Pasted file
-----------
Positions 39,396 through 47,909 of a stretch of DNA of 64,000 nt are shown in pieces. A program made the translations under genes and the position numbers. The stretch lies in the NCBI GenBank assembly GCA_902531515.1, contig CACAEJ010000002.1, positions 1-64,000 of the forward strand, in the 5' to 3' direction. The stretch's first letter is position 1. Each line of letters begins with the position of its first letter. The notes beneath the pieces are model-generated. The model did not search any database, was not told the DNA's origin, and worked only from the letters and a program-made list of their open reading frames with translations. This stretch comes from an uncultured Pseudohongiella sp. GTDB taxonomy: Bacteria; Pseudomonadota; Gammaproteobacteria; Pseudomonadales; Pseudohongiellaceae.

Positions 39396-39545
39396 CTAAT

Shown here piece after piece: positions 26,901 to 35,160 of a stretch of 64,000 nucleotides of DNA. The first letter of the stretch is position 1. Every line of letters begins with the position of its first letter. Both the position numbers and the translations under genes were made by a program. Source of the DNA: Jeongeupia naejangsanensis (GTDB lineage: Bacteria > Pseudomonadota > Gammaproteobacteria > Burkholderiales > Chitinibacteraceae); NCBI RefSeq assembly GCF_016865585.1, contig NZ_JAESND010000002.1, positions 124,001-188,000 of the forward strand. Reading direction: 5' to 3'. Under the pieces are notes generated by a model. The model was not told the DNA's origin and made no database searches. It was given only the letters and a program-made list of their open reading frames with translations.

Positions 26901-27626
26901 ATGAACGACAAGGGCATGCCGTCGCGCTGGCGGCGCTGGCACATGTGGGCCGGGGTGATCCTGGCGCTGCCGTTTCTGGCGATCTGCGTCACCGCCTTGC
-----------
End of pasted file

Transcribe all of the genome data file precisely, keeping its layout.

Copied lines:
Positions 39,396 through 47,909 of a stretch of DNA of 64,000 nt are shown in pieces. A program made the translations under genes and the position numbers. The stretch lies in the NCBI GenBank assembly GCA_902531515.1, contig CACAEJ010000002.1, positions 1-64,000 of the forward strand, in the 5' to 3' direction. The stretch's first letter is position 1. Each line of letters begins with the position of its first letter. The notes beneath the pieces are model-generated. The model did not search any database, was not told the DNA's origin, and worked only from the letters and a program-made list of their open reading frames with translations. This stretch comes from an uncultured Pseudohongiella sp. GTDB taxonomy: Bacteria; Pseudomonadota; Gammaproteobacteria; Pseudomonadales; Pseudohongiellaceae.

Positions 39396-39545
39396 CTAAT

Shown here piece after piece: positions 26,901 to 35,160 of a stretch of 64,000 nucleotides of DNA. The first letter of the stretch is position 1. Every line of letters begins with the position of its first letter. Both the position numbers and the translations under genes were made by a program. Source of the DNA: Jeongeupia naejangsanensis (GTDB lineage: Bacteria > Pseudomonadota > Gammaproteobacteria > Burkholderiales > Chitinibacteraceae); NCBI RefSeq assembly GCF_016865585.1, contig NZ_JAESND010000002.1, positions 124,001-188,000 of the forward strand. Reading direction: 5' to 3'. Under the pieces are notes generated by a model. The model was not told the DNA's origin and made no database searches. It was given only the letters and a program-made list of their open reading frames with translations.

Positions 26901-27626
26901 ATGAACGACAAGGGCATGCCGTCGCGCTGGCGGCGCTGGCACATGTGGGCCGGGGTGATCCTGGCGCTGCCGTTTCTGGCGATCTGCGTCACCGCCTTGC